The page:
Chrysler has fired the worker from Warren Stamping who helped organize the protest at the facility two weeks ago.
“It’s simply wrong for Chrysler to take this type of retribution for a peaceful protest,” said Jana Mathieu, director of the National Lawyers Guild’s Michigan chapter. “We stand behind Alex Wassell, who was attempting to have a say in changes that are going to affect the quality of life for all employees.”
Alex Wassell, 63, a welder repairman with almost 20 years of experience, has been suspended by Chrysler without pay for making comments that the company had violated its code of conduct. Wassel said that has filed a grievance for his dismissal and his only comments were:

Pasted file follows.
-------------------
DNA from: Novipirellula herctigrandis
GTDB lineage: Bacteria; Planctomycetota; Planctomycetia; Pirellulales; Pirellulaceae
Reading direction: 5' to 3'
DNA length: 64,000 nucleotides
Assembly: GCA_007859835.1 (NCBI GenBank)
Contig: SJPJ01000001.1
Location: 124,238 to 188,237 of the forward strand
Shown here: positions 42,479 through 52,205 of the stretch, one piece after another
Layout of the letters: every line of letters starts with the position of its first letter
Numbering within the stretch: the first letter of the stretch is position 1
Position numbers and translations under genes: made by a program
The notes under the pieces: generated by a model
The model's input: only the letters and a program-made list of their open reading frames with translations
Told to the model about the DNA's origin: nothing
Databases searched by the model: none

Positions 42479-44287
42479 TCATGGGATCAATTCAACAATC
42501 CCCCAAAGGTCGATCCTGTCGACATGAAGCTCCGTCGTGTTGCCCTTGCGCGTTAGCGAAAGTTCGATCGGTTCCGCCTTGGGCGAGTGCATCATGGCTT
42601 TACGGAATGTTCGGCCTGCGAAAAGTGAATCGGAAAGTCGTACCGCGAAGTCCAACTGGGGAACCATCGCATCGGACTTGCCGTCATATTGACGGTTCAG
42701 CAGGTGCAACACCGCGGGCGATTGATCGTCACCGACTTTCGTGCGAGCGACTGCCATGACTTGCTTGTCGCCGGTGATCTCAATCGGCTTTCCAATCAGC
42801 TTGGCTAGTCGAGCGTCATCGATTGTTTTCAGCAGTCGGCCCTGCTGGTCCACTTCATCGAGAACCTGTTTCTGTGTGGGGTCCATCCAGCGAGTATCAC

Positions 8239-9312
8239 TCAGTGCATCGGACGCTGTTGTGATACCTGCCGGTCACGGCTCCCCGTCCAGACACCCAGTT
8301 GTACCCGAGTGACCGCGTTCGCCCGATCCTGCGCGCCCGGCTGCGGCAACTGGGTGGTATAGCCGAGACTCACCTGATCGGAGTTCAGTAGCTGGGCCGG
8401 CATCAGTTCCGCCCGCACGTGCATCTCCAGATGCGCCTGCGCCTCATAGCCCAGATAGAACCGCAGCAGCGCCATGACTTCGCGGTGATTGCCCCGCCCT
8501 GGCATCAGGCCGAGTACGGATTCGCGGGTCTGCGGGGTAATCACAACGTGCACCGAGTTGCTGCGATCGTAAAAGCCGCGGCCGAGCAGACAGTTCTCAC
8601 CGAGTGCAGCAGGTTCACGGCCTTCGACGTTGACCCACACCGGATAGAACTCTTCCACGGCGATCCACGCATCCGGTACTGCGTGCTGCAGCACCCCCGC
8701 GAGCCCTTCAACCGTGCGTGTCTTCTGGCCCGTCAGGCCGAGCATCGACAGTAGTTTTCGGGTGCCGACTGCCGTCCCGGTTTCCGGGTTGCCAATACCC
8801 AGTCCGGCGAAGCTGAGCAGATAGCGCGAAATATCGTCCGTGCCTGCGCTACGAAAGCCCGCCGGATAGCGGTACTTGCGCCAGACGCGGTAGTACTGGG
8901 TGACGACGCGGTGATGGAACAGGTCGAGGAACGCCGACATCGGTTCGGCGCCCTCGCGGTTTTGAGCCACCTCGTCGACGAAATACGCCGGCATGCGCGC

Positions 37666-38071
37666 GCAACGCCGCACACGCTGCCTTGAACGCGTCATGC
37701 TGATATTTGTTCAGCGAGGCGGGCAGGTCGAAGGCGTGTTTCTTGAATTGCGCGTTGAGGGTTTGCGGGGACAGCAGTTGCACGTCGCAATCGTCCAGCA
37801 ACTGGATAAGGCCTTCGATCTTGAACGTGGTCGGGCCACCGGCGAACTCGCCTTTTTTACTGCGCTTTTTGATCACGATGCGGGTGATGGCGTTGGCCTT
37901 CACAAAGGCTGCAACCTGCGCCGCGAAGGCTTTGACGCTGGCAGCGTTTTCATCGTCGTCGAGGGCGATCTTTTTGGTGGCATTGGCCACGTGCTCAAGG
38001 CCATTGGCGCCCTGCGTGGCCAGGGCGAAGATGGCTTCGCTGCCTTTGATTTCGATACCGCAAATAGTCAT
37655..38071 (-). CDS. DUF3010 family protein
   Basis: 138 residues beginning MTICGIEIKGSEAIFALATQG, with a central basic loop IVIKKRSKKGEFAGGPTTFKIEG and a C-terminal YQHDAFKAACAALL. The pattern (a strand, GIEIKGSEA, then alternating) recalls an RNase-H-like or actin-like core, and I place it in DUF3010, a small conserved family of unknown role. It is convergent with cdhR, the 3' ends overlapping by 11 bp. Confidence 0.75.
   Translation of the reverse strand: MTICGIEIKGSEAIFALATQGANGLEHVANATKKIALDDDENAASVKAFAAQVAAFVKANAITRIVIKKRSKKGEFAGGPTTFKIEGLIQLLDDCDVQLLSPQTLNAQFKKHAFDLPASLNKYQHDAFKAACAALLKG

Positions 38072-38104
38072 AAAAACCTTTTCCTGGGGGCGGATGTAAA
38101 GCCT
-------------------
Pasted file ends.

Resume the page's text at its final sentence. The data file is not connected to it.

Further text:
“I’m still looking for an amicable settlement of the grievance between the union and the company.”
Chrysler’s decision attracted criticism not only from the civil liberties groups and workers’ rights organizations, but also from the American Civil Liberties Union, whose spokeswoman, Rana Elmir, said that American employees have the right to choose between their job and free speech and that no worker should retain from speaking out issues of public concern for fear of being fired. The protest, which took place on February 28th, centered around the issue of working on Saturdays or alternate between day and night shifts.